This baby blotting paper took the waste of a weird world up in no time flat. And the squawking stopped and his grin, a mirror of his malevolent Rosemary’s, returned.

If you’ve never seen an infant suck down a Coke as though it were mother’s milk, I cannot recommend the vision highly enough. If you’re looking for a single act to typify a broad and burgeoning attitude to food, this one really takes the sugar-encrusted biscuit.
In fact, the chic activists of Slow Food might consider employing this tableau as a nice bit of agitprop. It’d work, too. Corpulent citizens of the world might just consider the consequences of a life and a gastrointestinal tract steeped in poison should they spot a monster in a Bugaboo sponging up the by-product of an ultra-liberalised mill.

The image certainly burnt itself into the retina of my own shaky morality. I changed my shopping habits at once. Or, to be more forthright, I changed my level of guilt about shopping and began renewed interest in the everyday mechanics of food. On the advice of Slow Food comrades, I began to endure Michael Pollan‘s degustation of dissent.

One of the more literate and charismatic agitators combating crap food, Pollan is one of a new breed. Famous filmmaker Morgan Spurlock joins the pissed-off chorale that is rapidly finding a new harmony between food and politics.

In recent years, Barbra Kingsolver, Eric Schlosser and Kenneth F Kiple have added to this literature. From scholarly passion to cheesed-off polemic, gastronomes offer us a range of reasons to change the terms of our consumption. Raj Patel’s recent work, Stuffed and Starved, emerged as an especially brutal critique. Starting, as it did, with the revelation that the planet’s one billion obese citizens now outnumber the starving.

Naturally, you can choose to read all of this as more painful evidence that the world is headed for hell in a hand-cart. Or, you can choose to view movements like Slow Food or food patriotism (wherein the "locavore" chooses only to consume foods produced within a 200 kilometre radius of their residence) as a pointless and reflexive response to unstoppable macro-economic might. How, after all, will I disrupt the malevolent marriage of agribusiness with petrochemical companies in my decision to buy local and biodynamic cheese?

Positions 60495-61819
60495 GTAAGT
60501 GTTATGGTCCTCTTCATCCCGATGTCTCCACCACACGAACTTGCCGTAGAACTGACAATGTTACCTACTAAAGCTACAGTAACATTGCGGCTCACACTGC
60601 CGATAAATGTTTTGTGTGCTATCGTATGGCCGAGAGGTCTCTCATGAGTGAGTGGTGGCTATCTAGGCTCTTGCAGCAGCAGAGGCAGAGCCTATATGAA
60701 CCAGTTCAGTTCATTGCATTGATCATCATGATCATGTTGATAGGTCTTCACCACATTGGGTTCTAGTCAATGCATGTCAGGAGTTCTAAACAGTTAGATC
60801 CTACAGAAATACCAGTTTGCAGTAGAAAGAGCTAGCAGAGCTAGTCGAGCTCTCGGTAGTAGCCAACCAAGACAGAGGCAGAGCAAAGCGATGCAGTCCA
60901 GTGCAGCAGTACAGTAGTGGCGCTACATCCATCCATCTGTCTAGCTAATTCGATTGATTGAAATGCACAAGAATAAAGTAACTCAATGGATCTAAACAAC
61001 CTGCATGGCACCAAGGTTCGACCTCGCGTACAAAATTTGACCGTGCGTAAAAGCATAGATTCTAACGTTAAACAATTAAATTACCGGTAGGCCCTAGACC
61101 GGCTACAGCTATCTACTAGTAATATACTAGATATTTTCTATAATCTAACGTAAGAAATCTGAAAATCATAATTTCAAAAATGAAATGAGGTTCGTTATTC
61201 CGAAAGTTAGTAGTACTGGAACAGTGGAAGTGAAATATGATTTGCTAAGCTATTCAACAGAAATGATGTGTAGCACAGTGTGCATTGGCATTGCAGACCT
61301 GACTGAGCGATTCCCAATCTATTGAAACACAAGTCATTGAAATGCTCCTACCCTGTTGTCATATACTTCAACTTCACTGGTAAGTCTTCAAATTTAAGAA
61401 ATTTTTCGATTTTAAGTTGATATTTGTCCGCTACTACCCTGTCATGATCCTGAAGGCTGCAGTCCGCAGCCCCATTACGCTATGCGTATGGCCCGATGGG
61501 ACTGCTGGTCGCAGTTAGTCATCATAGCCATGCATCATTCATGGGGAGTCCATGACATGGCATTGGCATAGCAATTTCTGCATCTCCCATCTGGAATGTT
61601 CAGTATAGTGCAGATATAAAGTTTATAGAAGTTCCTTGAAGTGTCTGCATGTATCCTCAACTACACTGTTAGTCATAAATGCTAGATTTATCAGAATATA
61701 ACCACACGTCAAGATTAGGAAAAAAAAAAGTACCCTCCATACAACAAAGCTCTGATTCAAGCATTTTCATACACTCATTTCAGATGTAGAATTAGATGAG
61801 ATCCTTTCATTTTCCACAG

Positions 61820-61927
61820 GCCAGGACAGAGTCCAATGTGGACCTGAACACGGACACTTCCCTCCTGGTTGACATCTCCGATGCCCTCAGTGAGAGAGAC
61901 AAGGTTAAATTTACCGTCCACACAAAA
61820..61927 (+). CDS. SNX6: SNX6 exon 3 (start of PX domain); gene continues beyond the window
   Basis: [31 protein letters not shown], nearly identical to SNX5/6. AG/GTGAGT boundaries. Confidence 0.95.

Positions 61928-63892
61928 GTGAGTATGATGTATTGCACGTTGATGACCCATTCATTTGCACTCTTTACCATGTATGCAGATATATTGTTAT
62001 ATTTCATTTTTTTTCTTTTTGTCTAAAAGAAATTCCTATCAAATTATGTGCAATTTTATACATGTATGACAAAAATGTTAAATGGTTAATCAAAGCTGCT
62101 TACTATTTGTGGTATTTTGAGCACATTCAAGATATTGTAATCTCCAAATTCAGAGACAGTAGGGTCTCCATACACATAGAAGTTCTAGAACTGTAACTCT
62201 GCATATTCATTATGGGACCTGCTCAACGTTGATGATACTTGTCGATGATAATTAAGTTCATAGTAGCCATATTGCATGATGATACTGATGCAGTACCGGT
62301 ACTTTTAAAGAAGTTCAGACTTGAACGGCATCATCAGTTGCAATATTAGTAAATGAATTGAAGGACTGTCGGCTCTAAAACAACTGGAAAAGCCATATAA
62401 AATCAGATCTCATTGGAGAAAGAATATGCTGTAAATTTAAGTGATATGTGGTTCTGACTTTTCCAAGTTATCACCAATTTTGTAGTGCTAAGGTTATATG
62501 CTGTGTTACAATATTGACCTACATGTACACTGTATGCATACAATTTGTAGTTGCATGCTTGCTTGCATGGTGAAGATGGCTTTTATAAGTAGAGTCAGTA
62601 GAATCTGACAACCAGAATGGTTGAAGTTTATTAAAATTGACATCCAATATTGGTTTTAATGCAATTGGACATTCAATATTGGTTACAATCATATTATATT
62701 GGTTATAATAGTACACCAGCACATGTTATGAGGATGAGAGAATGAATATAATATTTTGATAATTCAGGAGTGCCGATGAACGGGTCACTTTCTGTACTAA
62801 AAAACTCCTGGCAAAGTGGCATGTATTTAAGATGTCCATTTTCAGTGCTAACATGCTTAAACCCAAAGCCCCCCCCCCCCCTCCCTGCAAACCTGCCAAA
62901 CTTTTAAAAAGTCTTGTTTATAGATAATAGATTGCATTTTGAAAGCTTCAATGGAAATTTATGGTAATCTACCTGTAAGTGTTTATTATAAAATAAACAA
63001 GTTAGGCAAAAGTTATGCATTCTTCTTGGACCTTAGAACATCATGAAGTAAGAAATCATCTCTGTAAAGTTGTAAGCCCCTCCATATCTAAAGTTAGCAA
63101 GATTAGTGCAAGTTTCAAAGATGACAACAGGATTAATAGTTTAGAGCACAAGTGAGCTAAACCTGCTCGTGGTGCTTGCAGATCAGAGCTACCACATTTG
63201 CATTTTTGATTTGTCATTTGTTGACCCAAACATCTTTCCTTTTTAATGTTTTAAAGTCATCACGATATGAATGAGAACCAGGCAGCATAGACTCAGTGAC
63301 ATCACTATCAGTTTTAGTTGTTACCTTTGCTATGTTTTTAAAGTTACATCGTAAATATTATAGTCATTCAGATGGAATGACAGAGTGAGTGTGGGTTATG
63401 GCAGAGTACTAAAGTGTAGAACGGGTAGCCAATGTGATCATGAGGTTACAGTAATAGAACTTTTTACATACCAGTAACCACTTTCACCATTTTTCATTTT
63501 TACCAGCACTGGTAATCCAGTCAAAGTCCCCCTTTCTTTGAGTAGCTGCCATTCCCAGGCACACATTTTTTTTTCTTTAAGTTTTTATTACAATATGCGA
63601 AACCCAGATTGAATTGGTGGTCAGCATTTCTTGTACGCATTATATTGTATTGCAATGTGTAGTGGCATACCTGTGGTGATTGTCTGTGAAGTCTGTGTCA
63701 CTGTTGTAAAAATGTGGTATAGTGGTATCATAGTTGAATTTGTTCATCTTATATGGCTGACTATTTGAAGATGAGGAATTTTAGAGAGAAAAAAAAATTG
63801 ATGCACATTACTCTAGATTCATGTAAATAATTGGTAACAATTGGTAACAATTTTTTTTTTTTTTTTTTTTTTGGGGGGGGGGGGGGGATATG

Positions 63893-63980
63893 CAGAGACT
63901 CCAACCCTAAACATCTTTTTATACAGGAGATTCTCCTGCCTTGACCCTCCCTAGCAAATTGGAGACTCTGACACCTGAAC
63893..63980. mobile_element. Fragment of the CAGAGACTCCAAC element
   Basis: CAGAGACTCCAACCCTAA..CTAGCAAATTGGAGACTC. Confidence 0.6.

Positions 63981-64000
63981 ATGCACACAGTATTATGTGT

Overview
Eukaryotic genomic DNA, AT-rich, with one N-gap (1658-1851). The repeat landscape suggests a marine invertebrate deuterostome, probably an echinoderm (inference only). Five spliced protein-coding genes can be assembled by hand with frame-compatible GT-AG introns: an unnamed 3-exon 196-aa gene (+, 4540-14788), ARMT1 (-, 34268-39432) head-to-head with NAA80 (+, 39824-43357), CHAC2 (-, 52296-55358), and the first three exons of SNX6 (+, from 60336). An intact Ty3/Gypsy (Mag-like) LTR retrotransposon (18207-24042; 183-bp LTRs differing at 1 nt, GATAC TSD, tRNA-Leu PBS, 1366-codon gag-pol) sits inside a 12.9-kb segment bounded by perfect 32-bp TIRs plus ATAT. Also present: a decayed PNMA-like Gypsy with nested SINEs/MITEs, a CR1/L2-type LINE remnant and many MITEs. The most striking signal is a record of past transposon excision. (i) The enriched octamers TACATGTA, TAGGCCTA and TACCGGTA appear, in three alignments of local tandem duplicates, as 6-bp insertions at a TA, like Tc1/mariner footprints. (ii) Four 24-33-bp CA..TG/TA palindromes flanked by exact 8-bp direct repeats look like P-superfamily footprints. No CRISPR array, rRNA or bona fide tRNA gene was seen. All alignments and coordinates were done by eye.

Well. I reckon you can.

Excuse my hackneyed candour. And, please excuse the detail that I spent my past weekend at the largest Slow event outside Italy. By next week, I could easily morph back into cynicism of the everyday.

For now, however, I see food as a fulcrum for great change.

There is no form of consumerism that confers such immense pleasure to the activist. As I’m fairly ancient, I recall Not Buying South African, Not Buying Israeli and Not Buying French. These snubs, as symbolically gratifying as they might have been, awarded no immediate benefit to my every day. (Actually, Not Buying French really pissed me off. Back in those days, there were no local goat’s cheese producers.) By contrast, the refusal to consume hydrogenated oils or refined sugars makes my skin clearer, my waist smaller and my stools more buoyant. We should underestimate neither vanity nor regular bowel motions as a motivation for change.

Forlornly, I still shop at supermarkets. Every so often I shift my battered battery-hen heft through the turnstile and poison myself with the mantra "I Don’t Have Time For Anything Else". Which, really, is a colossal fiction. If I don’t eat well and if I don’t uphold a robust curiosity for the things I put in my pie-hole, I’ll have time for nothing.

New Matilda is independent journalism at its finest. The site has been publishing intelligent coverage of Australian and international politics, media and culture since 2004.